Dr. Dana Braner rushed to the aid of Indonesian children whose lives were threatened by the lack of healthcare after the December 26, 2004 tsunami devastated communities throughout South Asia.
Now, eight months later, the pediatric intensivist has left his position at the Oregon Health & Science University Doernbecher Children's Hospital again to join Project HOPE on a humanitarian aid mission aboard the U.S. Navy hospital ship, the USNS Comfort. During this relief effort, Project HOPE is coordinating medical teams - doctors, nurses and other key health professionals - to deliver expert care on the ship to victims of Hurricane Katrina, one of the worst disasters to hit the Gulf Coast.
Project HOPE recruited Dr. Braner, Portland, OR, to serve as its medical director. Dr. Braner will oversee all Project HOPE medical volunteers on the Comfort. He currently serves as a professor of pediatrics, anesthesia and medical informatics, and medical director of the pediatric intensive care unit at Doernbecher.
"Project HOPE volunteers, like Dr. Braner, reflect the true spirit of America - particularly our compassion - during this time of unprecedented devastation," said John P. Howe, III, M.D., President and CEO of Project HOPE. "As an organization, we have always been committed to providing 'Health Opportunities for People Everywhere.' Today, there is no greater need than in communities along our own Gulf Coast."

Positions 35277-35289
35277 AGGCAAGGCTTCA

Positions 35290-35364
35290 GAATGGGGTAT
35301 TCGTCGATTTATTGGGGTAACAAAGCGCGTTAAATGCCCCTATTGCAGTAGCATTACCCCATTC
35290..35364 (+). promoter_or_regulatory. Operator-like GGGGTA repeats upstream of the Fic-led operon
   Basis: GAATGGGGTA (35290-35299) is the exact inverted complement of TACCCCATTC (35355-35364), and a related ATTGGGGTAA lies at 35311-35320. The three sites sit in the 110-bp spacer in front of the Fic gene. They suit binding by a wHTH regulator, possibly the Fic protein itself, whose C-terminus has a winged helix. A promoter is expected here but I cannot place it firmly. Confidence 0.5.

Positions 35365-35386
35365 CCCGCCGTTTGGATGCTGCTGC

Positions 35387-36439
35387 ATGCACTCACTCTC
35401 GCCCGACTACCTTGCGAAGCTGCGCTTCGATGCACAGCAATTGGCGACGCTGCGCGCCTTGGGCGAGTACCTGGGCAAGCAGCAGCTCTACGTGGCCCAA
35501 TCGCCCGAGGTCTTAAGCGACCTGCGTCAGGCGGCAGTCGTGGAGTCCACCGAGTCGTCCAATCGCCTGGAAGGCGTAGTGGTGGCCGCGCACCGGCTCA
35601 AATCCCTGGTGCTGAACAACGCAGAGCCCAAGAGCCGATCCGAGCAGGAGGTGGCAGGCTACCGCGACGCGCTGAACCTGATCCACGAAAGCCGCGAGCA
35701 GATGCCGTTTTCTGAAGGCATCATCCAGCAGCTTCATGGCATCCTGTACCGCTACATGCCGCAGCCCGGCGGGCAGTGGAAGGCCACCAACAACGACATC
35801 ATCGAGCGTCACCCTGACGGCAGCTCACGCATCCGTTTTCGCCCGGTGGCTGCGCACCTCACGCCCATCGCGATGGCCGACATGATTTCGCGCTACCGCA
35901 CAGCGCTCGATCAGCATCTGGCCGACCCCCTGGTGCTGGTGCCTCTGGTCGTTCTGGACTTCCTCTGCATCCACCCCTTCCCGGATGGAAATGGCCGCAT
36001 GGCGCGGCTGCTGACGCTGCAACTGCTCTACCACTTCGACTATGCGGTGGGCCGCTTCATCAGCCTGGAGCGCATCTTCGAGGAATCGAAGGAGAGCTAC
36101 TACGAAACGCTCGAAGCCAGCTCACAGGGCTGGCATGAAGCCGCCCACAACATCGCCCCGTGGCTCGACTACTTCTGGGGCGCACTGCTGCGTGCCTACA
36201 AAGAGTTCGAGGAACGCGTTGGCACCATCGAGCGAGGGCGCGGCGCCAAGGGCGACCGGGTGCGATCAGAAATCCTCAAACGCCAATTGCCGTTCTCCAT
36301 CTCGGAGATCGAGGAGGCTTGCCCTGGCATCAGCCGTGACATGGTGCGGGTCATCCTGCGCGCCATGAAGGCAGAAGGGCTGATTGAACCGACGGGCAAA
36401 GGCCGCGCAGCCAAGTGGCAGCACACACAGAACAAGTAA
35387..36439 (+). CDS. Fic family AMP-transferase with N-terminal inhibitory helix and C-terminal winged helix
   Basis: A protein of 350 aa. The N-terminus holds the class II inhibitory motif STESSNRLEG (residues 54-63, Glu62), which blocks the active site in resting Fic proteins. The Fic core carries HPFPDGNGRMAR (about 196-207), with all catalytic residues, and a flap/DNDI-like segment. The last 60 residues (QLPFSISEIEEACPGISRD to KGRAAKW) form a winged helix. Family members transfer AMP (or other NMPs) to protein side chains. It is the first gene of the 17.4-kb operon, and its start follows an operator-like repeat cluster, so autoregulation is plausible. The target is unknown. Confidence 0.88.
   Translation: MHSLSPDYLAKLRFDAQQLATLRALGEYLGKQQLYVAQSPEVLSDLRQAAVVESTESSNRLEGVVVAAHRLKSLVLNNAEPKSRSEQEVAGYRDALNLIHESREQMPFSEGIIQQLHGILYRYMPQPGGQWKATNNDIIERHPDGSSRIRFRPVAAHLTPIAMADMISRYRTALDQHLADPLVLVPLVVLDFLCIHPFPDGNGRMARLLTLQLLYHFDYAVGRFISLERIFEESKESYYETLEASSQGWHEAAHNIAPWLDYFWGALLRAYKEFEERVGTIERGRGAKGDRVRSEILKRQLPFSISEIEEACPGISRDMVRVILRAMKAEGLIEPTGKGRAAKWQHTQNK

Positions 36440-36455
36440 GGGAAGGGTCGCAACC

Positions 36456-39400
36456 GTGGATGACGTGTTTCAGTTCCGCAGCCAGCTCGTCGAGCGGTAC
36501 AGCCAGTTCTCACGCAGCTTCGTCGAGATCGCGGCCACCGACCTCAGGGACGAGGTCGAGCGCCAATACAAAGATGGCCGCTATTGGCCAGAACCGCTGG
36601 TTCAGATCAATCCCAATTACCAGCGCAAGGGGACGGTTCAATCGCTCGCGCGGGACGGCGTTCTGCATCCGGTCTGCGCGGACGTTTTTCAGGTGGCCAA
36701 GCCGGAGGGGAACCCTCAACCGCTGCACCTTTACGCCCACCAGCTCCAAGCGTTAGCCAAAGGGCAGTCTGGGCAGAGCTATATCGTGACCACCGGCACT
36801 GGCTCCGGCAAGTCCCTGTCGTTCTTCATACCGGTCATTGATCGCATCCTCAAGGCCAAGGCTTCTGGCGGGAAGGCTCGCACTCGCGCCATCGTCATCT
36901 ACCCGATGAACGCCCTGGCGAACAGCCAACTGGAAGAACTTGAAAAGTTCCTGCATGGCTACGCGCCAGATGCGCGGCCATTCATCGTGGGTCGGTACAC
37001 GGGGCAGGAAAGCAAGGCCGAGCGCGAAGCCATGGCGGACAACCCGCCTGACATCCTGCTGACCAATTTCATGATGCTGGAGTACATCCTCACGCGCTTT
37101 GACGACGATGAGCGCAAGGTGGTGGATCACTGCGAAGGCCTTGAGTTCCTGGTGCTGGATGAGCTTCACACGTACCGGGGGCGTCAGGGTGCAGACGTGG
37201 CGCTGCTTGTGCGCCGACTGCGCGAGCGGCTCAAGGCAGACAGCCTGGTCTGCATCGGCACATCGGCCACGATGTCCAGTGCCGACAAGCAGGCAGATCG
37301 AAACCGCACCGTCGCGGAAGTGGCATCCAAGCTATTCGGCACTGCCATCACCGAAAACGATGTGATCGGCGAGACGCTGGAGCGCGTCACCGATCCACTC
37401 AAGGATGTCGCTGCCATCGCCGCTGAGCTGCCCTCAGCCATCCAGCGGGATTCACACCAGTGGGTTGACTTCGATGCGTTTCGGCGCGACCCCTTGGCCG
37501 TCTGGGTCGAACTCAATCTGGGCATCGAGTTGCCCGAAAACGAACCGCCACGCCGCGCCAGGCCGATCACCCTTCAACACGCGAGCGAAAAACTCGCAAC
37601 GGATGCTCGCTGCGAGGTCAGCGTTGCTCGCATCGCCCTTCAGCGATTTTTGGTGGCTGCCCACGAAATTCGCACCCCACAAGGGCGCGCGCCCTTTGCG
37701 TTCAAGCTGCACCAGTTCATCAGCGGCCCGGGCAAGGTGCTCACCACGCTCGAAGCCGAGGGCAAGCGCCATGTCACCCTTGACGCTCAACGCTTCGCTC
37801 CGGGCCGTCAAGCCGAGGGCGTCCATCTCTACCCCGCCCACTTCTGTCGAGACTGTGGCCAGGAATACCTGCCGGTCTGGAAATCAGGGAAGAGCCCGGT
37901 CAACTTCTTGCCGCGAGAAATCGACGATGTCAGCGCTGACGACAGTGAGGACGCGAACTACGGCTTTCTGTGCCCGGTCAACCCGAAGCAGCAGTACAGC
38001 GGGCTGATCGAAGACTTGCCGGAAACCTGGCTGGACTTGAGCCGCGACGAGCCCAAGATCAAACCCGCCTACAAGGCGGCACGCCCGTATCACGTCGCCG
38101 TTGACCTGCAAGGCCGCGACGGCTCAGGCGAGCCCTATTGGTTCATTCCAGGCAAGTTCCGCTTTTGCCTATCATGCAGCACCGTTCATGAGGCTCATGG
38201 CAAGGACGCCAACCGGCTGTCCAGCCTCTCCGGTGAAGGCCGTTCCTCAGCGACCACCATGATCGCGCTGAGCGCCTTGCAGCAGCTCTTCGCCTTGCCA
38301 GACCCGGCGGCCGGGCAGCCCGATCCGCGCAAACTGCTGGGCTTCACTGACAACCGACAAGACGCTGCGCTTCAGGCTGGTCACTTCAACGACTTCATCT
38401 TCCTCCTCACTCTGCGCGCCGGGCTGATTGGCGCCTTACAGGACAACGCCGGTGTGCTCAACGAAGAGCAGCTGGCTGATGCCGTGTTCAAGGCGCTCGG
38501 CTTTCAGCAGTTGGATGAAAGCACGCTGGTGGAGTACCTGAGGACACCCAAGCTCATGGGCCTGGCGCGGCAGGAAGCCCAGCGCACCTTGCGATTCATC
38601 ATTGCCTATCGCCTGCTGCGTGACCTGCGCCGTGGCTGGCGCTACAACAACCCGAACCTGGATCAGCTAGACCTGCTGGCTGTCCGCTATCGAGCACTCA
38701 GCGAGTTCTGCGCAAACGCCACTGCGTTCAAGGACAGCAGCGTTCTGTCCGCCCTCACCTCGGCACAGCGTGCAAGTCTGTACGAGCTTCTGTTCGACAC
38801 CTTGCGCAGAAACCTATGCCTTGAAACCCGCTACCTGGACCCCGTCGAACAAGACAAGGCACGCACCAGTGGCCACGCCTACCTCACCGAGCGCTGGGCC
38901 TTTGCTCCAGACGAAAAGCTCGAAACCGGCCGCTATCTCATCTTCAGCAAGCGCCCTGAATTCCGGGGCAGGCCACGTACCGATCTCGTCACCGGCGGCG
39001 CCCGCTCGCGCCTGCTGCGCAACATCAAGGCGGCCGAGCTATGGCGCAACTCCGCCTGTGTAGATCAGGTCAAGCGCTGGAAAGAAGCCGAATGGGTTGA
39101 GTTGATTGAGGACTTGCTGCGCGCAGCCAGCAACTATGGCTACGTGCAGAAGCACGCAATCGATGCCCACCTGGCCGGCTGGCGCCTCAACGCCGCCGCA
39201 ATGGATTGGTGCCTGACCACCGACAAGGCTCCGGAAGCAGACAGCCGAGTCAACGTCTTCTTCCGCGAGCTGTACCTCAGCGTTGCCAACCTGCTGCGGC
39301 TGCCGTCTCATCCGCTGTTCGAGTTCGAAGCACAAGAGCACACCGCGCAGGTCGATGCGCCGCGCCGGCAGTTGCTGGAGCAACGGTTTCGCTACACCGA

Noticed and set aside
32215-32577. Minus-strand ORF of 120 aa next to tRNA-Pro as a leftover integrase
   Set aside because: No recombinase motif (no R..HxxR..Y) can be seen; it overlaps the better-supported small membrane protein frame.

The health education and humanitarian assistance organization has also recruited:
* Colin Credle, Winchester, VA, as its logistics officer. Credle is manager of Project HOPE's global humanitarian assistance efforts.
* Karen Holland, RN, BSN, Swampscott, MA as the chief nursing officer for Project HOPE. Holland is an emergency room nurse at the Massachusetts General Hospital in Boston.
* Jon Kissane, Frederick, MD, as its operations officer. Kissane works at Logistics Management Institute (LMI) in McLean, VA.
More than 80 medical volunteers from across the United State will join Project HOPE's leadership team next week and begin addressing the public health issues arising from the aftermath of Hurricane Katrina . Over the next six weeks, Project HOPE will send more than 200 volunteers to the USNS Comfort.
The team of Project HOPE volunteers will work alongside their Navy counterparts to care for the hurricane's survivors - as did 210 volunteers earlier this year when the USNS Mercy, sister ship to the Comfort, was sent to aid survivors of the tsunami in South Asia.
In May, Project HOPE and the Navy completed this four-month mission to bring life-saving healthcare to Indonesia. These medical volunteers from Project HOPE evaluated and treated more than 49,500 patients and performed more than 97,000 medical procedures aboard the Mercy.
Project HOPE began in 1958 with the first peacetime hospital ship, the SS HOPE, donated by President Eisenhower. Today, Project HOPE conducts land-based medical training and health education programs in 33 countries across five continents. For more information about Project HOPE, visit www.projecthope.org.